Kaimyn Paszko (far right) and fellow members of the Chinese delegation outside the Lewis Katz Building. IMAGE: Andrew Gabriel
Vietnam and the Philippines likewise claimed ownership over parts of the sea, while the other nations involved in the simulation had various political and strategic interests in the region.
Japan, for example, played the role of a neutral party hoping to bring all sides together and find a middle-ground solution. SIA student Dzorlali Agbanu, who was head of communications for the Japanese delegation, said that, although they could not get China on board, his team was able to take positive steps toward their goals. It’s a good lesson to learn—although politics can be a zero-sum game, the outcomes of diplomacy are often complicated and incomplete.
“It gave me a good perspective of what can really happen in the outside world,” Agbanu said.
Colonel Kelly Ivanoff, chairman of the Fellows Program at USAWC and one of the leaders of this year’s simulation, said this was the primary goal—to teach students useful, transferable skills.
“Students are challenged to employ skills required of professionals in the foreign service, international affairs, and policy making and implementation communities,” Ivanoff said. “Skills such as regional situation analysis, negotiating techniques, strategic thinking, organizational leadership, planning and evaluation, decision making, team building, and time management are required of participating teams in order to ‘compete’ and achieve desired game objectives.”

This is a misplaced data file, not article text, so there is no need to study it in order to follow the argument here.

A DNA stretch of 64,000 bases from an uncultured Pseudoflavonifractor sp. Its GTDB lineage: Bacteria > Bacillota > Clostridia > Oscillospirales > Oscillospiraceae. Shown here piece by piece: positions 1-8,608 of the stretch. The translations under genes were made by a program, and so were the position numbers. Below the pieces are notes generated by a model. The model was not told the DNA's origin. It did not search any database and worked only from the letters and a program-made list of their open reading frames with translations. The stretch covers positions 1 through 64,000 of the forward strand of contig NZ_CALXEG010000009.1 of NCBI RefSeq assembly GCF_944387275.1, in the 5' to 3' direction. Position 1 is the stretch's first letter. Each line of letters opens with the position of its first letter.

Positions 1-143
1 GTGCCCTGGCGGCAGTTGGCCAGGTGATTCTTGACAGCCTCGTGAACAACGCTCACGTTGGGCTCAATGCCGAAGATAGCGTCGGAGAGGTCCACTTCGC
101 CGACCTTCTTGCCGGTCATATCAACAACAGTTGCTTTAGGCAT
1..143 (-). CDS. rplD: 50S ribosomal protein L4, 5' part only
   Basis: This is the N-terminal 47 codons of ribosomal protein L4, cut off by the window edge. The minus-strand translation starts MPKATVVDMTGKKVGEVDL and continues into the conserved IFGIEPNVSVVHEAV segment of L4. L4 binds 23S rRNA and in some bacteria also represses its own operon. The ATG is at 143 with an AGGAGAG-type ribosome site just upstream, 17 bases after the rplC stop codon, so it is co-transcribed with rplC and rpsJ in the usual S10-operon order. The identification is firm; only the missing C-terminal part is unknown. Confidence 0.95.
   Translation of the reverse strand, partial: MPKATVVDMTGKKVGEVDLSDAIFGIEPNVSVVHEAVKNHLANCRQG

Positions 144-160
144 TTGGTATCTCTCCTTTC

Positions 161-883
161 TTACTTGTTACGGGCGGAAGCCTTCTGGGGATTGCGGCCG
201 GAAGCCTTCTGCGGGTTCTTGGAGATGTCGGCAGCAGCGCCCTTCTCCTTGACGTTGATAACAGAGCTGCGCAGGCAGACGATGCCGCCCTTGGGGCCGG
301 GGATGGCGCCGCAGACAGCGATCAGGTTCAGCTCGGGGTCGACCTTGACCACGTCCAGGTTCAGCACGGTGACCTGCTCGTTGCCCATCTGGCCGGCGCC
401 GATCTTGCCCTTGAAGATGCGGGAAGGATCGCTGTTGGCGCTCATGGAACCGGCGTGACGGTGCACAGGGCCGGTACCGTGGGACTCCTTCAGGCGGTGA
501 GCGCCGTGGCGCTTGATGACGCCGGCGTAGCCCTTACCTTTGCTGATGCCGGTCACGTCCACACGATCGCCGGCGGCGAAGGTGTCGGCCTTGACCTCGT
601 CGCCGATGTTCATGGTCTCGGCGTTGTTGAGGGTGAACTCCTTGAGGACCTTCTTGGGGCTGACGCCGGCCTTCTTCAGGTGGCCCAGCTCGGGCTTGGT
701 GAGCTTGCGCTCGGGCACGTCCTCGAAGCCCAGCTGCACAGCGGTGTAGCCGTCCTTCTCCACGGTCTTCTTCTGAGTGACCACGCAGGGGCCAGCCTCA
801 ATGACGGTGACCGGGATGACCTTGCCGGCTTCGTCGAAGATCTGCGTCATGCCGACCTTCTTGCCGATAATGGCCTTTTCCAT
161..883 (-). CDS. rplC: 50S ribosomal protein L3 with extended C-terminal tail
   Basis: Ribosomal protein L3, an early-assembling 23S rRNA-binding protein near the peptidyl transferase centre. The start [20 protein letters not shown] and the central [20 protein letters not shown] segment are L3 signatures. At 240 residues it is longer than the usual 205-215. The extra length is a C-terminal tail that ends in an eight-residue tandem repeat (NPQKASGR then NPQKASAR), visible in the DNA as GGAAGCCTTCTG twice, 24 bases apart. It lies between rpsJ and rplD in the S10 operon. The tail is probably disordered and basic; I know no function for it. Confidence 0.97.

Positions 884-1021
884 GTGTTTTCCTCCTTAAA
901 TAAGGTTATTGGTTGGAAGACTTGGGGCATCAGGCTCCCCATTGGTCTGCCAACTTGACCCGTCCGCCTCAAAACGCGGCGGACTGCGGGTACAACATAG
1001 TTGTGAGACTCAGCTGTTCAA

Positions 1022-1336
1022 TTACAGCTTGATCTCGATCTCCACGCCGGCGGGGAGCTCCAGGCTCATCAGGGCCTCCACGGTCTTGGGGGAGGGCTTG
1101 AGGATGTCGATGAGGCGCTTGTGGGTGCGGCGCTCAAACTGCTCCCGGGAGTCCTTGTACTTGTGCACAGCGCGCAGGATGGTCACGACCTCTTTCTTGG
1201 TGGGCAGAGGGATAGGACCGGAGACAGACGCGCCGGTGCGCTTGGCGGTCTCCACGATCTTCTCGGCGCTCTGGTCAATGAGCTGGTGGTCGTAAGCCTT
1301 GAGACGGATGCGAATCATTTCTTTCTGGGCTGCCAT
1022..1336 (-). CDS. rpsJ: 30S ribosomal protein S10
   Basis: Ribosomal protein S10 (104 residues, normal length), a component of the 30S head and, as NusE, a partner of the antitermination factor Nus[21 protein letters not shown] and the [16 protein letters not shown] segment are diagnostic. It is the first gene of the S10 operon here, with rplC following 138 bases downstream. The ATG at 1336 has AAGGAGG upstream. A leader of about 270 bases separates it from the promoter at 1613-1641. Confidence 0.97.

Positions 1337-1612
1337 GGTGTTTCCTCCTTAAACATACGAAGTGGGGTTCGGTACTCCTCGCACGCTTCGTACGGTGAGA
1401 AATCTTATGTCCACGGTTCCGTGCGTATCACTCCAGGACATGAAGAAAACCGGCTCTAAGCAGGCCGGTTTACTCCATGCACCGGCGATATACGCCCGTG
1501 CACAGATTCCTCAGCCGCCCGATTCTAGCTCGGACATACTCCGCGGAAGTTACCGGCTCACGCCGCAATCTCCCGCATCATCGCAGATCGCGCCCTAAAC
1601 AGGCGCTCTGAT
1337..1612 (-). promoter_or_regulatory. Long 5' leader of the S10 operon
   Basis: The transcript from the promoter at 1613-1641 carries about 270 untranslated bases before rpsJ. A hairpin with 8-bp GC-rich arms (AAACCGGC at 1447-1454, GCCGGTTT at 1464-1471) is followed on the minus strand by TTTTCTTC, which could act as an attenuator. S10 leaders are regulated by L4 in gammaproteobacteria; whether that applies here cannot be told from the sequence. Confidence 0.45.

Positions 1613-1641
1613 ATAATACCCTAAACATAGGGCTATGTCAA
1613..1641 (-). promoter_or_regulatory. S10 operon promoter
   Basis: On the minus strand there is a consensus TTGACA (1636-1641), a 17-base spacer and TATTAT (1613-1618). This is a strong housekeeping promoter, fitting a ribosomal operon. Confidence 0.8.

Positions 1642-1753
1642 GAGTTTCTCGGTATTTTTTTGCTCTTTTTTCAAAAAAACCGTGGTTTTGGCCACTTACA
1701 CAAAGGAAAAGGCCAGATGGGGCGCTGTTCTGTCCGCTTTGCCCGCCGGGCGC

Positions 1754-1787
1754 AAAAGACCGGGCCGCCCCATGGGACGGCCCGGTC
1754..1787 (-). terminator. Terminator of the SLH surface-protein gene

From left to right: Amb. Daniel Shields, SIA and Penn State Law Dean Hari M. Osofsky, Ritchie Dion, and Col. Kelly Ivanoff at the USAWC simulation. IMAGE: Andrew Gabriel
In addition to skills related to the field of international affairs, students gained valuable experience that will help them in any career. Paszko, the head of the Chinese delegation, said that building these kinds of skills—including how to conduct yourself in an official meeting, how to think on your feet, developing effective communication strategies, and working together as a team—was among the most important outcomes of the simulation.
The students’ experiences reflected the advice of USAWC representatives Ivanoff and Dion, who encouraged them to view the event as an opportunity for personal and professional growth.
“They are given the opportunity, within reasonable bounds, to bring as much of their own intellectual weight to the exercise process, and they achieve as much, if not more, as they put into it, both individually and as a group,” Dion said. “If the exercise leaves a long-lasting impression on them, it will be as much from their own efforts as from anything else. In that way it is most impactful on their future selves.
First-year SIA student Jordan Grandy spoke as part of the Indonesian delegation at the USAWC simulation. IMAGE: Andrew Gabriel